Milan - “Investments in ILVA’s vertical products are an essential element of the industrial plan. We must push for verticalization. In Genoa, the future manager will find the new galvanisation line 5, in which we have invested over €8 million, and tin-plate line 4 revamped for €400,000. He will make the decision about new investments.” Enrico Laghi, ILVA’s Special Commissioner, explains the latest results achieved by the Cornigliano steel plan in an exclusive interview with Il Secolo XIX-The MediTelegraph and tries to sketch out the future of what he himself calls “an industrial site that has aroused great interest among the companies that have made inspection visits.” He was referring to the two cartels that are competing to operate the group’s three sites in Italy: Genoa, Novi Ligure and Taranto.
The competitors are ArcelorMittal and Marcegaglia, on one hand, and AcciaItalia, on the other, which was formed by CDP, Arvedi and Del Vecchio’s Delfin (a groupage that Jindal could join). Laghi explained that next week the Ministry should announce its decision on the environmental plan for Taranto, after the commissioners evaluate the industrial plans and the financial offers. “In January we are counting on identifying the winning offer, then we will need time to implement conditions precedent such as AIA and Antitrust regulation. The operation could be complete by June. The sale calls for the leasing of the assets in the first phase, not their sale.”The ILVA Cornigliano plant - the only one in Italy that is equipped with tin production facilities in a country that consumes 800,000 tons of tin per year - will play an essential role in the sale process. “In 2015, 45,000 tonnes of tin-plate were produced and 40,000 tonnes of tin-free steel,” the commissioner said. “This year we will increase production to 100,000 tonnes in total. Further growth in production will depend on the choices that are made by the new investor. Vertical products ensure greater margins than the raw material. I believe that whoever takes over ILVA will make new investments in Genoa in this direction, but not until the environmental plan for Taranto has been completed, since it is a priority: until then I believe that only maintenance will be done at Cornigliano.”
In any case, according to Laghi this should not be a problem: “The facilities are in satisfactory condition, everyone who has inspected them has had a positive impression of them. We found that there was great interest in Cornigliano, also because of the strategic position of the plant, its access to the sea.”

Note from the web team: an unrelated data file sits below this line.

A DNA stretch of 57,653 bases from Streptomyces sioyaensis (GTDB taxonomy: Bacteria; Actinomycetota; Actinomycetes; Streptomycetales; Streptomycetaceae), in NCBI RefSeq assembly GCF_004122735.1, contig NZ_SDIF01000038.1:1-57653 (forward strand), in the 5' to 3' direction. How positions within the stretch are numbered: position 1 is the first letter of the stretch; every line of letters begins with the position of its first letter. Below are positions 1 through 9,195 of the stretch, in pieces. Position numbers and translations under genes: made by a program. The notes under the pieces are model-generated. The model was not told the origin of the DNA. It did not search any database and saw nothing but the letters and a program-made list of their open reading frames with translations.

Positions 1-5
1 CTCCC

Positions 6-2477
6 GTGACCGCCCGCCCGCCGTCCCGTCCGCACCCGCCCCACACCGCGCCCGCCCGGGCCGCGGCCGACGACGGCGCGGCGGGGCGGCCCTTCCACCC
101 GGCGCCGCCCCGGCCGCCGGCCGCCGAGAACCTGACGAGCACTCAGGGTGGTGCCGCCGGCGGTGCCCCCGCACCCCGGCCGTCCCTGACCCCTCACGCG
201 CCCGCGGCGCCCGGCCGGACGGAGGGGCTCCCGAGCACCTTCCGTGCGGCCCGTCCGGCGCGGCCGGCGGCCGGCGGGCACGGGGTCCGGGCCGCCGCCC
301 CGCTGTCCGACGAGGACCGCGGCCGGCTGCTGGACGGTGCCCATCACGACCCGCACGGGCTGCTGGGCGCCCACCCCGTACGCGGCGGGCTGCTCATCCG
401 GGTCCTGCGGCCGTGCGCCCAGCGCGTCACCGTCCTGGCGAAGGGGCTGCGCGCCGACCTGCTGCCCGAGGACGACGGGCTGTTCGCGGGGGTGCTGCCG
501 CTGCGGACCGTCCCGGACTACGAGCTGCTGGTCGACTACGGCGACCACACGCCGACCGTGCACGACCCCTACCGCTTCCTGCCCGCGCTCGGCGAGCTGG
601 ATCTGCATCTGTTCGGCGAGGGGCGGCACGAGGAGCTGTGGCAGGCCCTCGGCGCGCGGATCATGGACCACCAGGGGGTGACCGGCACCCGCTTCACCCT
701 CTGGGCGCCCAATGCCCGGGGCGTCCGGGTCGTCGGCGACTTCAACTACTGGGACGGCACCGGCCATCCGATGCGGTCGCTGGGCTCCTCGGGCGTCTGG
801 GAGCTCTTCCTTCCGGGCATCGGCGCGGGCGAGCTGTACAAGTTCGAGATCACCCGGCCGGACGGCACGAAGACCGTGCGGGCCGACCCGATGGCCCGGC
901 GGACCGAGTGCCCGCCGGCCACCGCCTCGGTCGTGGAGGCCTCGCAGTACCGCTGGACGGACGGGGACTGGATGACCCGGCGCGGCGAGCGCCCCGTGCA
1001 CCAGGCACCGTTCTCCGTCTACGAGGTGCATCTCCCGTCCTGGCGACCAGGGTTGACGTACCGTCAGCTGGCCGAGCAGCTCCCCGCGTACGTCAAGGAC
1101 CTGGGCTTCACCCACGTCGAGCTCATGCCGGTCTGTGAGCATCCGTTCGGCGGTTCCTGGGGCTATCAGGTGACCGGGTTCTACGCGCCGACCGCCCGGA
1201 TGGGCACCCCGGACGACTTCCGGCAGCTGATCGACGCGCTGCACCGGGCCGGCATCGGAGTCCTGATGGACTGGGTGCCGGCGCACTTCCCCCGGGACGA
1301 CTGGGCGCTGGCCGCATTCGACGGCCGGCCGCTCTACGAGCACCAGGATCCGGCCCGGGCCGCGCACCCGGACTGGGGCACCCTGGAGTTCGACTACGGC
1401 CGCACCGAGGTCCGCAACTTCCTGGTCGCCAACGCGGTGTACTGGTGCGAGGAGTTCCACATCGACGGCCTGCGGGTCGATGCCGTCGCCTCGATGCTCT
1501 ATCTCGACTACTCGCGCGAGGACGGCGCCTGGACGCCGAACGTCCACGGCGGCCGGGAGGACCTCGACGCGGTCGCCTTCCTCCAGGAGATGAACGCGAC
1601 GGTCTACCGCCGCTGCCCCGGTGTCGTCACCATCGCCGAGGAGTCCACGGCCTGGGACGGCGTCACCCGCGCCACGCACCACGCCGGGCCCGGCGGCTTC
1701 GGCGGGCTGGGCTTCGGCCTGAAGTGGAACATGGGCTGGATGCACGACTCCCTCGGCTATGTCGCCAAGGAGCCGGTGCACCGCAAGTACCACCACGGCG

The plan to sell steel production areas and activities, calls for the new operator to receive the entire space in Genoa that was once given in concession to the Riva family: one million square metres, hundreds of thousands of square metres of which are currently not in use. “It is up to the new investor to decide what to do with the unused space,” the commissioner confirmed. “But I don’t believe it will stay empty for long. In the meantime, the commissioner’s regime will pursue opportunities if there are serious ones that are advantageous for everyone, as was the case with Ansaldo Energia, and in a very short time frame. Should there be opportunities, we are ready to move, but at the moment there is no concrete proposal for new activities in the areas that could be put to use quickly.”
There has been speculation about the labour force, the commissioner explained, “first and foremost Ansaldo Energia, but they weren’t sufficiently specific, or had a general accord, also, in a few cases, there were projects that could hinder steel production, which remains the priority.” The ILVA group has estimated that it will close out 2016 with 5.9 million tonnes of steel produced and 5.5 million shipped. “The EBITDA will be better than in 2015. The numbers are looking better because prices increased for the entire product range, we reduced the delays in delivery that had resulted in penalties, the production process improved in the first and second quality, and we increased verticalized production which has greater margins.” But if the Genoa and Novi Ligure plants make the group appealing, the situation in Taranto is more complex.
In the worst case, would ILVA Cornigliano have a sustainable future even on its own with its tin and galvanisation production, and acquiring the coils that now come from Apulia, elsewhere? “We have not received any offers for the acquisition of the individual sites in Genoa and Novi Ligure without Taranto. The group’s strength is still the complete cycle.” What do you think ILVA will look like in five years? “The excess productive capacity at the Italian and European level will require a consolidation in the sector in the coming years. In this context, ILVA is not the company to shut down - if anything, it will be the instrument of consolidation.”